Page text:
20. Prove that thought is or can be responsible for your selfhood or your experience.
  21. Where is the evidence that static thoughts can ever know or understand the dynamic self?
  22. Where is the evidence that static thoughts have ever or can ever be your dynamic self?
  23. Where is the evidence that static thoughts are ever or can ever do your dynamic self?
  24. Aren’t all your thoughts of self at best only maps of the territory of the self? Is the map the territory? Can it be? Should it be mistaken for or treated as such?
  25. Prove that the necessarily limited bits of reality that descriptions, definitions, and categorizations are–can be about or can be your whole self. Realize that even a true sum of the parts can’t be the whole, let alone the sum of your limited definitions and categories.
  26. Where is the proof that your judgments of your self are more accurate or more real than anyone else’s of your self? How do or can you determine whose judgments are accurate? Yours are too subjective and theirs are too lacking in your experience. So which judgments are supposed to be you–yours or theirs?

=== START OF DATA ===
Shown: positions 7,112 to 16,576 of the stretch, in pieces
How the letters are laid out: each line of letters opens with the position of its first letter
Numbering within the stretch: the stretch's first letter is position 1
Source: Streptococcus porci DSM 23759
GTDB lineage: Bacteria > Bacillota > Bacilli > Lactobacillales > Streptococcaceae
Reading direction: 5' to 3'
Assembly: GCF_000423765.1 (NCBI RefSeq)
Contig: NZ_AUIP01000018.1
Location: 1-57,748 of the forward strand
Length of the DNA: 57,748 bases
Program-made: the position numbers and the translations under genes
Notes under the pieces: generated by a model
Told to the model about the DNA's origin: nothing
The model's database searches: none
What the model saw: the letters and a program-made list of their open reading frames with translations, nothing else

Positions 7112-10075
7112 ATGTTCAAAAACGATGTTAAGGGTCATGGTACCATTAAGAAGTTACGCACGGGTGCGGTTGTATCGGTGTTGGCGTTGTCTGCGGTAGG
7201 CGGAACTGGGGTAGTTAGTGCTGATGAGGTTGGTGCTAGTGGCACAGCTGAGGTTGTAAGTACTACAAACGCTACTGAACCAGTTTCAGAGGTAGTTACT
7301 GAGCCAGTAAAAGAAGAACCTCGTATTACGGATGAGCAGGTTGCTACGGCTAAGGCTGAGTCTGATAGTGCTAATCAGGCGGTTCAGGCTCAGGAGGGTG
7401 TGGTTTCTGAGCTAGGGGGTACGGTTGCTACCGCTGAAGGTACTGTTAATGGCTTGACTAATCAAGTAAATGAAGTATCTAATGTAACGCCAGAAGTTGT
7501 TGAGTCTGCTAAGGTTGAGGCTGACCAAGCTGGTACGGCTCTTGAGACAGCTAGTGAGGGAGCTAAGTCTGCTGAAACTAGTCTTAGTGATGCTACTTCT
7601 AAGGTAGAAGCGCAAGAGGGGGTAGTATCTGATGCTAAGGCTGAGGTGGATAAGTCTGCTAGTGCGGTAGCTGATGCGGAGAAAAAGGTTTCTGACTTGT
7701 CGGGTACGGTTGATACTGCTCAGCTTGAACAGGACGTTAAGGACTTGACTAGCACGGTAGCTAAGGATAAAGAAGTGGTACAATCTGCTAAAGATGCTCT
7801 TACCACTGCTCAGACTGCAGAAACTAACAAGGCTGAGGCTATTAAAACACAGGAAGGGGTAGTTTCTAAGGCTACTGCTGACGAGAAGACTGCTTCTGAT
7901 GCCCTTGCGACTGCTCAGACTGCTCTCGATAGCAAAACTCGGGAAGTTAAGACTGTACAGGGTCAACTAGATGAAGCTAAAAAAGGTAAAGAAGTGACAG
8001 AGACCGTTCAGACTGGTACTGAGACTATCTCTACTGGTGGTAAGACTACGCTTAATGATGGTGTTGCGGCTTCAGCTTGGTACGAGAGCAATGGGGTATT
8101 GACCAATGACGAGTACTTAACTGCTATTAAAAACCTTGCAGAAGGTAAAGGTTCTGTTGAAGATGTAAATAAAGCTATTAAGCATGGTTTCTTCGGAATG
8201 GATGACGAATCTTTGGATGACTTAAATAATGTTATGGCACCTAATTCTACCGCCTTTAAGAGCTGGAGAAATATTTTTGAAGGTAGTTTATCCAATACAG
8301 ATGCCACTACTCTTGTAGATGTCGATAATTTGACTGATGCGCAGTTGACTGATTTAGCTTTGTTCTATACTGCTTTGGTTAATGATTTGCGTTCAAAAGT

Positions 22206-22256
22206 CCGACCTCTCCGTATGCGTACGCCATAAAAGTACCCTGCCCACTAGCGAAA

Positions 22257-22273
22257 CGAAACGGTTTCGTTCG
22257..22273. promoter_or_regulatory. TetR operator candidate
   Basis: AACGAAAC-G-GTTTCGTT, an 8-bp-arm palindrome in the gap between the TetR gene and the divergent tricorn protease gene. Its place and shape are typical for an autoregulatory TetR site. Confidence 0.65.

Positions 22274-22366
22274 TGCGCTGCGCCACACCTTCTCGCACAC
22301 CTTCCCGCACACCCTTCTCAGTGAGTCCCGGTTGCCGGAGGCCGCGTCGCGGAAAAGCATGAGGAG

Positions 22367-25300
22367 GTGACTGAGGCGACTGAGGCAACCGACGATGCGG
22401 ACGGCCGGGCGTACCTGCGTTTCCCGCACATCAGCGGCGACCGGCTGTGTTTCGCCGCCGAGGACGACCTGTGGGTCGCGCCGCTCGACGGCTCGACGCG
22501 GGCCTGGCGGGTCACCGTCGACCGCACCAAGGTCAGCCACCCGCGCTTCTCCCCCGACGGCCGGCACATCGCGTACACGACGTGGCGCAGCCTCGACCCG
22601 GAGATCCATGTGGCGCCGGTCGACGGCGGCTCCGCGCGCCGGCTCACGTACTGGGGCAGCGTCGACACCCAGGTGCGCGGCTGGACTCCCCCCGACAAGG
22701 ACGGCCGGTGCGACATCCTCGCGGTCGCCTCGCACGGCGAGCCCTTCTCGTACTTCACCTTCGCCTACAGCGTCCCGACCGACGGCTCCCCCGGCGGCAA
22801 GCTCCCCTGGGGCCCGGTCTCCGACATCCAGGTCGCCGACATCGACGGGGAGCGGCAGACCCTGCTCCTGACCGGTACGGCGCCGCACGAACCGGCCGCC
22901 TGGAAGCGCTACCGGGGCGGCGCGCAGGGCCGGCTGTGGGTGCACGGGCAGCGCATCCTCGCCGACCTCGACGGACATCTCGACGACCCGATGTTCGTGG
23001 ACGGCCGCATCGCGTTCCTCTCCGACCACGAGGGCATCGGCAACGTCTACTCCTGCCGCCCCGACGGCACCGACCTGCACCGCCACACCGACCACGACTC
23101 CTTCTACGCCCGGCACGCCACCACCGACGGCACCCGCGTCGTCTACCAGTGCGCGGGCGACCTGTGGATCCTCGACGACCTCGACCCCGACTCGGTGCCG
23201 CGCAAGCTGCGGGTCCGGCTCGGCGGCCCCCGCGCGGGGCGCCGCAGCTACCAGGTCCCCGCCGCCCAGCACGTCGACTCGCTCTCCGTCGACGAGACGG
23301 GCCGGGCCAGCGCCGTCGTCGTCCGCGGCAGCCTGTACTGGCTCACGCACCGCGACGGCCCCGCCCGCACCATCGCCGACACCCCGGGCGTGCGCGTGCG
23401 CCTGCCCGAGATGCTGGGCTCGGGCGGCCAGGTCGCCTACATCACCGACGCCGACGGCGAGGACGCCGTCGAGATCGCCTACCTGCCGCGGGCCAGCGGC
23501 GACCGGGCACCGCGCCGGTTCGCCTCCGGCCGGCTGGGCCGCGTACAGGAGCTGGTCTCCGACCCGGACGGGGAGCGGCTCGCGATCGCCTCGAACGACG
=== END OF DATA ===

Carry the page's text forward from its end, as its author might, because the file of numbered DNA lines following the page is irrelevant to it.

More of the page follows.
27. Can thought observe the self? If thought cannot observe the self, then how can thought know the self? If thought cannot know the self, then how can thought claim to represent the self? If thought cannot even represent the self, then how can thought claim to be the self?
  28. Can the observer observe itself? Can your self observe itself? Who is it that observes the self and names the self as something other than that which is observing it? If the self is observing itself, then how can the self also be what it is observing?
  29. Does the self see the self? Does the self name the self? If the self is naming itself, then how can the self be the name of itself?
  30. Prove that you can be words when words have variable meanings and are not limited to any one interpretation. Won’t everyone interpret your words differently? So which of the different interpretations are you supposed to be? Prove yours are more accurate, complete, knowing, or real than everyone else’s.